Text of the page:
Hong Kong: The surprises behind one of the most remarkable champagne markets on earth
No other country drinks champagne like Hong Kong. This country has been bubbling along on an incredible champagne wave like no other. But all this is changing. In the weeks before the inaugural Taste Champagne Hong Kong, I take an intensive look at this unique market and discover more than one surprise.
Hong Kong is a unique champagne market.
Nowhere on earth drinks champagne like Hong Kong. This country brings in almost three times more vintage champagne than any other as a proportion of its champagne imports. Its average spend per bottle is the highest in the world after the USA and its love affair with prestige champagne is exceeded only by Germany and Japan. Hong Kong holds a privileged position as one of the most premium champagne markets on earth. It confidently upholds its position as the 15th largest market, up from just 23rd only a decade ago. Its small population ranks it seventh in the world for consumption per head of population, and the highest outside of Europe and Australia. Hong Kong’s champagne trends are certainly worth popping a cork to celebrate!
Champagne in Hong Kong has entered a new era.
Hong Kong has been bubbling along on an incredible champagne wave, more than trebling consumption in the decade from 2003 to 2013. But all this is changing.
Over the past four years, Hong Kong’s growth in champagne imports has softened to an average of just 1.7% per year. And a closer look at the champagnes Hong Kong is choosing reveals considerable potential for this market to mature.
Of Champagne’s top markets in 2016, Hong Kong:
- is dominated more by champagne houses than any other apart from Australia
- imports less cooperative champagnes by volume than any other (except Australia)
- imports less grower champagnes by volume than most others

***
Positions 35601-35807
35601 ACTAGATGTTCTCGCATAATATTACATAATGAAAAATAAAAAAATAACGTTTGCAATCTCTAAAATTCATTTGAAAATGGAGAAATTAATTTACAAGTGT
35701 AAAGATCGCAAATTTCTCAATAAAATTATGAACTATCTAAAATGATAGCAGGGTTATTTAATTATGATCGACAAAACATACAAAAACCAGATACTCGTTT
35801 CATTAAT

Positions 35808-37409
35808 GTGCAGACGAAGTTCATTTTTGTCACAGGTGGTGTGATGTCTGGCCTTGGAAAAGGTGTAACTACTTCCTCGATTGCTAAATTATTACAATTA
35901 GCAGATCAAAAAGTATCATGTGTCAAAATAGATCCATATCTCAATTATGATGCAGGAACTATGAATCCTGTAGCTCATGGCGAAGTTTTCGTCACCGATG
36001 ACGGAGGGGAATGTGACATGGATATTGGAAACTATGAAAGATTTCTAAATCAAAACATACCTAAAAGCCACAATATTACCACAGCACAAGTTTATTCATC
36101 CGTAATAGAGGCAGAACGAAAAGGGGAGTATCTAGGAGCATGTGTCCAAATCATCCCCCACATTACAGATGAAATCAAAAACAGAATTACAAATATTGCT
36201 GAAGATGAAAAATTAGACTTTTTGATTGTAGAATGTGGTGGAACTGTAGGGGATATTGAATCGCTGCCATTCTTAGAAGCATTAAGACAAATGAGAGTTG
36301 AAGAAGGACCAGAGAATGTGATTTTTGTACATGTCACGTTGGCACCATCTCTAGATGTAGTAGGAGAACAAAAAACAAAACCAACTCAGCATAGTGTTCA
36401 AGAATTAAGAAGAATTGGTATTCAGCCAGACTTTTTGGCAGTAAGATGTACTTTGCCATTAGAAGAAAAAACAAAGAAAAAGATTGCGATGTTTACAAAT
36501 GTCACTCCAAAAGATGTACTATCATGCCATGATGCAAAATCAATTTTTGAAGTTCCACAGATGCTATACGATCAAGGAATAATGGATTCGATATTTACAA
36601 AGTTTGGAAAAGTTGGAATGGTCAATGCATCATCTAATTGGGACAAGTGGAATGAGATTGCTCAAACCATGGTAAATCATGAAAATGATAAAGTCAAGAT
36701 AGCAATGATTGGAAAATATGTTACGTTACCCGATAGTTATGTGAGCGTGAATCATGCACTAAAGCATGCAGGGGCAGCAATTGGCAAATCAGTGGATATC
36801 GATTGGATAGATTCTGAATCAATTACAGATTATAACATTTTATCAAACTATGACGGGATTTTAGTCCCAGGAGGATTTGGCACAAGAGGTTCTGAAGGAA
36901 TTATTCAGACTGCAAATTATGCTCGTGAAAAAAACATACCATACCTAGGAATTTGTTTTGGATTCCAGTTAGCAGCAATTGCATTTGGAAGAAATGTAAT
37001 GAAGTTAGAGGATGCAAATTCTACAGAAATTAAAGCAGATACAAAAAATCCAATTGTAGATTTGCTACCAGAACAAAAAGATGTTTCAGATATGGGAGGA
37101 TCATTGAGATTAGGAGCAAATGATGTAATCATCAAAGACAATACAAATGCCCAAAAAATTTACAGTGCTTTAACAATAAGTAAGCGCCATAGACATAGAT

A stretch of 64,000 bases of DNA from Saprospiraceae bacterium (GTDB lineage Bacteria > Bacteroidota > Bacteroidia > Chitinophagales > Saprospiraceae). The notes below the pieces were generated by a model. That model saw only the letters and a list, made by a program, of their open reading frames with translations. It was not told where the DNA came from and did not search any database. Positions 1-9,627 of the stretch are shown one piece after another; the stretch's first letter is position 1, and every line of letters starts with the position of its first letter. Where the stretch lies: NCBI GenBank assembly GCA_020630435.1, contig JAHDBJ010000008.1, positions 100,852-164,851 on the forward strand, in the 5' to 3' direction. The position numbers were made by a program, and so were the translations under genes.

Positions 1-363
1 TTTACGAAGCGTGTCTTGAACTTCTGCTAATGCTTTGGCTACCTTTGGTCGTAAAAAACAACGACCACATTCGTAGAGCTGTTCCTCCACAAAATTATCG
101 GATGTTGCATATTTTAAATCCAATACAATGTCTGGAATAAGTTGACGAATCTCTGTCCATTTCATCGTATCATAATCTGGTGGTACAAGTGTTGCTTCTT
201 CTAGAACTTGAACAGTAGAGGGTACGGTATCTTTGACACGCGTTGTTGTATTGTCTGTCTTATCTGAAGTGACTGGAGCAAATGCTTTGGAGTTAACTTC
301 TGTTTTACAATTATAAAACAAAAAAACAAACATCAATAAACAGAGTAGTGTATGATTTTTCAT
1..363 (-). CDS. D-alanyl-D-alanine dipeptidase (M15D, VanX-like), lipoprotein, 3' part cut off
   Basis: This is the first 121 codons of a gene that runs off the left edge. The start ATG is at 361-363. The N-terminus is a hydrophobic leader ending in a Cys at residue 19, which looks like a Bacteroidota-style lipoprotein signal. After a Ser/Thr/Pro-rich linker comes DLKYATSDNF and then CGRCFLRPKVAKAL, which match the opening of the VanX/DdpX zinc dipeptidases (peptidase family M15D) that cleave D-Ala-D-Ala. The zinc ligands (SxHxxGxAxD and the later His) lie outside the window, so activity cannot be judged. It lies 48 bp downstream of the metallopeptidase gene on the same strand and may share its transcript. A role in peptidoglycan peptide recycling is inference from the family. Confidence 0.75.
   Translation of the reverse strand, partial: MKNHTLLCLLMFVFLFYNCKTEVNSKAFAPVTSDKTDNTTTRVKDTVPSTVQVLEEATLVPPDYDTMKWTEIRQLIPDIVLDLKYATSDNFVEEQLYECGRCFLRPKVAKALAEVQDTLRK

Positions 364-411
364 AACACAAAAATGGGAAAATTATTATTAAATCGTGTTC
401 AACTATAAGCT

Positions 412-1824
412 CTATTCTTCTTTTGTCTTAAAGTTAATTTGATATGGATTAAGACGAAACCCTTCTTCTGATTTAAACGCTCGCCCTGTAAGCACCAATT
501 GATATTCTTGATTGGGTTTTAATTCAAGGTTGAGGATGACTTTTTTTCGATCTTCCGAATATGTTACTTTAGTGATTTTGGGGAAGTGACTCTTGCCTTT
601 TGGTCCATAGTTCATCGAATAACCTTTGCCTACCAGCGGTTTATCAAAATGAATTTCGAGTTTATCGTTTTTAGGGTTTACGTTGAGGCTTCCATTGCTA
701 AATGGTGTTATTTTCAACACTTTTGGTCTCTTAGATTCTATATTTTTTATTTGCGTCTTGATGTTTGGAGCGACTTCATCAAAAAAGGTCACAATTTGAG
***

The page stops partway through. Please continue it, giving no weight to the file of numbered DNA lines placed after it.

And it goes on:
- ranks a little below average in rosé imports
These are perhaps some of the reasons why the champagne bureau has forecast a rise in Hong Kong’s growth in champagne imports in 2017, singling it out as ‘a market with great potential’ thanks both to its ‘role as “wine hub” of Southeast Asia’ and growing domestic consumption.
Hong Kong has now entered a phase of champagne market consolidation. Years of flamboyant growth are over and the time has come for Hong Kong’s champagne lovers to explore the wonderful diversity that champagne has to offer.
The volatile world of Champagne has been buffeted by fast-changing economic times. Global sales were conservative in 2016 as Brexit wounded sales to Champagne’s biggest export market. Meanwhile, domestic sales were depressed in the wake of terrorism attacks. Champagne’s recovery after its record sales of 2007 has been slow, hampered by global and European crises, though value has grown slowly, achieving a new record of €4.7 billion in 2015 and again in 2016. Champagne is poised for growth, and its two biggest players and most ambitious exporters, Moët et Chandon and Veuve Clicquot, are currently scurrying to construct vast new facilities to substantially increase production.
Champagne sold 306.1 million bottles globally in 2016, marginally less than its post-GFC record of 312.5 million bottles in 2015. The biggest growth markets for champagne in 2016 were Mexico (up 31%), New Zealand (29%), Russia (22%), South Africa (22%), South Korea (16%) and Canada (12%).
Despite this small decline in volume of sales, the average value per bottle of champagne sold globally in 2016 increased by 1.5%. Champagne rosé exports rose by 8.6% by volume in 2016, to achieve a new record, exceeding 10% of champagne exports. Prestige cuvée exports rose by 4.6%.
Champagne houses, growers and cooperatives
Over the past decade, sales by volume by champagne houses have dropped 4.5%, growers by 23.1% and cooperatives by 14.5% as Champagne moves toward a steadily increasing dominance by its houses.
Champagne’s top fifteen markets
Hong Kong holds its position as the 15th largest champagne market on earth, with 1.69 million bottles landing in 2016. Only a decade ago it ranked just 23rd.